The United States Constitution Is Not Firm and Unchangeable
Before we can begin to discuss this next legal principle, we have to rid ourselves of the idea that our American Constitution, let alone the Laws that are founded upon it, is a firm and unchangeable document. The truth of our history is, that our Laws, and the interpretation of our Constitution, change over time; and with the spirit of the times. That being said, it’s fair to say, that the current (and recently changed) position of our United States Supreme Court, on the proper interpretation of our Second Amendment, is that individuals do have a constitutional right to personally keep and bear firearms.
Just What Are Our Constitutional Rights?
Now, this is somewhat of a change in the relatively recent interpretation of our law. Previously, opinions have sought to persuade that the thrust of the “right” to possess firearms, really concerned the rights of States to have militias, like the national guard; and not the rights of individual persons to own and possess guns for personal use. Another thing that will be important to realize, is that when a right is found in the first ten amendments of the Constitution ( the “Bill of Rights”), such a”Right” will be of particular importance and strength; at least in terms of the fact that, if the “right” is going to be somewhat ignored or modified by any government, it will have to be for a very “compelling” reason. None of the “Rights” are so important that they can’t be changed, if there is a compelling reason for doing so. For instance, there is no “Right” more basic, and even as sacred, as the Right of Freedom of Speech; but according to the opinion of a Supreme Court Justice, in an actual case on the subject, the First Amendment will not go so far as to protect a person who would yell “fire” in an open theater, when there would be no fire.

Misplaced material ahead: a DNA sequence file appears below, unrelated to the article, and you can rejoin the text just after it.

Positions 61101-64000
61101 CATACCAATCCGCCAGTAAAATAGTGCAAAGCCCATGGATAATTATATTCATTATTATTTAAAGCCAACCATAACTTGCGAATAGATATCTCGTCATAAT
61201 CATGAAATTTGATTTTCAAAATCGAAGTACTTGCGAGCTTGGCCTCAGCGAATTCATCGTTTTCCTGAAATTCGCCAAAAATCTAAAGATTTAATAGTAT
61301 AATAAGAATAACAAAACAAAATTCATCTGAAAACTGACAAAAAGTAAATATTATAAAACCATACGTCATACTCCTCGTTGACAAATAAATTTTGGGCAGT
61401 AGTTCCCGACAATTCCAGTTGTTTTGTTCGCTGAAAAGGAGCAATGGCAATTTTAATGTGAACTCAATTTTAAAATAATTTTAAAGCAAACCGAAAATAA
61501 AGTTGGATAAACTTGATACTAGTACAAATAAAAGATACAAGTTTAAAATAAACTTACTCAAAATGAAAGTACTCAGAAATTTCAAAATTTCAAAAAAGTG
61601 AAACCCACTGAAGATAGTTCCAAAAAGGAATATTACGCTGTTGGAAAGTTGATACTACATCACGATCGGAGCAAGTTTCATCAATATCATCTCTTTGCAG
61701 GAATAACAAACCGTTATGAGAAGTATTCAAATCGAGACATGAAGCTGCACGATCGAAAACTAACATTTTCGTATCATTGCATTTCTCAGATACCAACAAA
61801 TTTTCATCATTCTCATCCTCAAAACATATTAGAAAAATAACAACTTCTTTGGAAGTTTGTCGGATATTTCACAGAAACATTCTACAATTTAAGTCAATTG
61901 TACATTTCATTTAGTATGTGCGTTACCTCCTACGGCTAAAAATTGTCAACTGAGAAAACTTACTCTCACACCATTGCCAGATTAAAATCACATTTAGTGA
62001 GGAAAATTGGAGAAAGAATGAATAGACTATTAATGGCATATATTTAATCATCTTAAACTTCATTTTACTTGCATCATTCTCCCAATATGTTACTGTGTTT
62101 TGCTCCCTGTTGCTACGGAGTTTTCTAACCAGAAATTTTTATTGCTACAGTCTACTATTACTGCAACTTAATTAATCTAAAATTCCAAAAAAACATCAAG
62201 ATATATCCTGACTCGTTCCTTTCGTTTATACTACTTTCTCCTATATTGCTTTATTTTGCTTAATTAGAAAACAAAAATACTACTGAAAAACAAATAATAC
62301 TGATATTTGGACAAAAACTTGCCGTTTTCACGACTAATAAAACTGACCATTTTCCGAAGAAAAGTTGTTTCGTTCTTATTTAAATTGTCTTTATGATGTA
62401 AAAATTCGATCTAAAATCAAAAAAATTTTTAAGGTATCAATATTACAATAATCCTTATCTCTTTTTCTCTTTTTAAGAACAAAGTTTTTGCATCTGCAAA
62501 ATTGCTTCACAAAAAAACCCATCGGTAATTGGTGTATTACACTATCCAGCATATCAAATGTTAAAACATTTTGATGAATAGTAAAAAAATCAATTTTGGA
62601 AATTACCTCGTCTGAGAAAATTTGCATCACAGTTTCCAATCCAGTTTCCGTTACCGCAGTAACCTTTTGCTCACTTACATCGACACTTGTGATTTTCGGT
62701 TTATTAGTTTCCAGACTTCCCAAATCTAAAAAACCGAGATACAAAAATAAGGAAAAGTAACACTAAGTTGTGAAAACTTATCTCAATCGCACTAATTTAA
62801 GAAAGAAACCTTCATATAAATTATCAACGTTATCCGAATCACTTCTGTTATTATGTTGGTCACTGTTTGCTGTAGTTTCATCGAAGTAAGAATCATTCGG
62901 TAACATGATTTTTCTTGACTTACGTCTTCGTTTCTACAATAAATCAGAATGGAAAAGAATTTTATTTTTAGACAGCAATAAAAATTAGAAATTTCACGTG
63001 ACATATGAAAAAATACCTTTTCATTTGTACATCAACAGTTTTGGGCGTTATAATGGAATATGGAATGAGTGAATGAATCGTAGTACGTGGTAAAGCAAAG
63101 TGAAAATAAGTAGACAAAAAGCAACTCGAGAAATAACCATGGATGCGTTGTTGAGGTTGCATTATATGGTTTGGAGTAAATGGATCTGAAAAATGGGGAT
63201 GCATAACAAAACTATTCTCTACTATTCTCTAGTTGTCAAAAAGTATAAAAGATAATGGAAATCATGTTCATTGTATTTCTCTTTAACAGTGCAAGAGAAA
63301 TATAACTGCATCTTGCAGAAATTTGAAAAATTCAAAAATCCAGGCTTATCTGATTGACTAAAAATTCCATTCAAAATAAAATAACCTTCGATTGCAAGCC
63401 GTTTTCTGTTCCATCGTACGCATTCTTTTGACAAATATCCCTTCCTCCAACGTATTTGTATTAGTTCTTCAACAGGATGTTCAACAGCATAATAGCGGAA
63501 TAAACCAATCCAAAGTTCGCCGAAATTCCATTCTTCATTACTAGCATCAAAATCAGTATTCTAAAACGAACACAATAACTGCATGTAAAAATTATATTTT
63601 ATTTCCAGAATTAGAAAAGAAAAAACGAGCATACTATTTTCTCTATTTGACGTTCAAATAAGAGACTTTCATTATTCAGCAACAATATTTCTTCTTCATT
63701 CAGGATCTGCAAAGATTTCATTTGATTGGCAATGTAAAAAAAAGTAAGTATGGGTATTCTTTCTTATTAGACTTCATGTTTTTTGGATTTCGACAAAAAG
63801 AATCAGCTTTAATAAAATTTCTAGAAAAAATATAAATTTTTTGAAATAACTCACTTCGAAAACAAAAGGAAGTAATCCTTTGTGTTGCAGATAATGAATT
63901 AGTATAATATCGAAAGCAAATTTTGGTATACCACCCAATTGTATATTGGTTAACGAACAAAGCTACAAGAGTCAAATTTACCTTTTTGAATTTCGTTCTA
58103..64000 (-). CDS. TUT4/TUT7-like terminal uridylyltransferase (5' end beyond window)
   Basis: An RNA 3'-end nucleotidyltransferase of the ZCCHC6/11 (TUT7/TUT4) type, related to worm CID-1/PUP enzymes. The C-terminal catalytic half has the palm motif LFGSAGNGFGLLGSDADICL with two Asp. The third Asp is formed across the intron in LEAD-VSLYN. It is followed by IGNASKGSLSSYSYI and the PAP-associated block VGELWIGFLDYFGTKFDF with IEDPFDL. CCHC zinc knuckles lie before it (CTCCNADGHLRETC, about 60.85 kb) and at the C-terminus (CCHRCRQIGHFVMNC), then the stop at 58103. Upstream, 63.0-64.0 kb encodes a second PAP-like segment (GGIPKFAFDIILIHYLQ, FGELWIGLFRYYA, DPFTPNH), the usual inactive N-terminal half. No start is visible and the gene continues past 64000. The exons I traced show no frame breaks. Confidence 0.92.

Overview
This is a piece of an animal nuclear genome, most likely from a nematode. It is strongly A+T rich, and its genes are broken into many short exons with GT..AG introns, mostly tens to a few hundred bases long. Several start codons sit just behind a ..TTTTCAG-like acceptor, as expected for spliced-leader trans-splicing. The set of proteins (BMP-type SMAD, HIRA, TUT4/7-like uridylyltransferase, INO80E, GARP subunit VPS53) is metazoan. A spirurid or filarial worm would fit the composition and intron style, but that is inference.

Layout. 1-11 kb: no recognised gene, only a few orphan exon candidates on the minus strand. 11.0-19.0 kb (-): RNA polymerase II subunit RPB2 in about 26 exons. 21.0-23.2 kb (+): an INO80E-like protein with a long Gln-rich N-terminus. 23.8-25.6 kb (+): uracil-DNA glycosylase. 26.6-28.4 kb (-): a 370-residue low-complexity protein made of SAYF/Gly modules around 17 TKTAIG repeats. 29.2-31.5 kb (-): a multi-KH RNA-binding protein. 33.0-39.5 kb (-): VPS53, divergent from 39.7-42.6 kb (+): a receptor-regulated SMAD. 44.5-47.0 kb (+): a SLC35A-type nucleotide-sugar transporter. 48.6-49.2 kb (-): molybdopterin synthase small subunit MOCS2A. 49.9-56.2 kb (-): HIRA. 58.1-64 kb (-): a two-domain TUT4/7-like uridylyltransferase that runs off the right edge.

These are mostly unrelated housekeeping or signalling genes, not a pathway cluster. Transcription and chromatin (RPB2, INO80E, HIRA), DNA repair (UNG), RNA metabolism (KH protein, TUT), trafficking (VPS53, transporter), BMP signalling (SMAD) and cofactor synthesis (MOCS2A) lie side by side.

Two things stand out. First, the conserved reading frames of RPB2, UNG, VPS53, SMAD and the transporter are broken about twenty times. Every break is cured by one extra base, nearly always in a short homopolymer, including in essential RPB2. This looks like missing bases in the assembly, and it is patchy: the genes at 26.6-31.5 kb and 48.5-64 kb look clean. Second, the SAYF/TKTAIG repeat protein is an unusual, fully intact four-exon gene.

Is There a Limit To Our Constitutional Rights?
Our Supreme Court, just about the turn to the 20th Century, found that the sacred Right of Religious Freedom, did not extend to a right to engage in plural marriage. Another thing to keep in mind, is the fact that, even in the case of these most important and fundamental rights, the courts and legislatures will still have the power to modify and otherwise regulate the “time, place and manner” of the exercise of these most important rights. For instance, even local governments will be found to have the power to prevent unregulated animal sacrifice, and other burnt offerings, in the name of religious freedom.
Now, with these principles in mind, it’s now possible to conclude, that even though a right, like personal possession of a gun, is a very established and protected Constitutional Right, it will be subject to regulation. For instance, the right to “keep and bear” a firearm, might be modified to require that the weapon not be carried as a concealed weapon; or even transported in a motor vehicle. Perhaps the “time” of possession might prohibit possession in a court house, a church, or even outside of one’s home —- except, perhaps, on a hunting trip, for instance. It will still be left to the courts to determine whether the possession and use of certain types and designs of firearms can be regulated.
There doesn’t seem to be much resistance to the idea that one should not be allowed to possess, let alone use, high caliber automatic weapons, like machine guns; or things like cannons and rockets; but, how many bullets can be contained in a “clip” for a semi-automatic weapon; or the caliber and velocity of certain weapons, are likely to be questions that will be commonly considered in the not too distant future.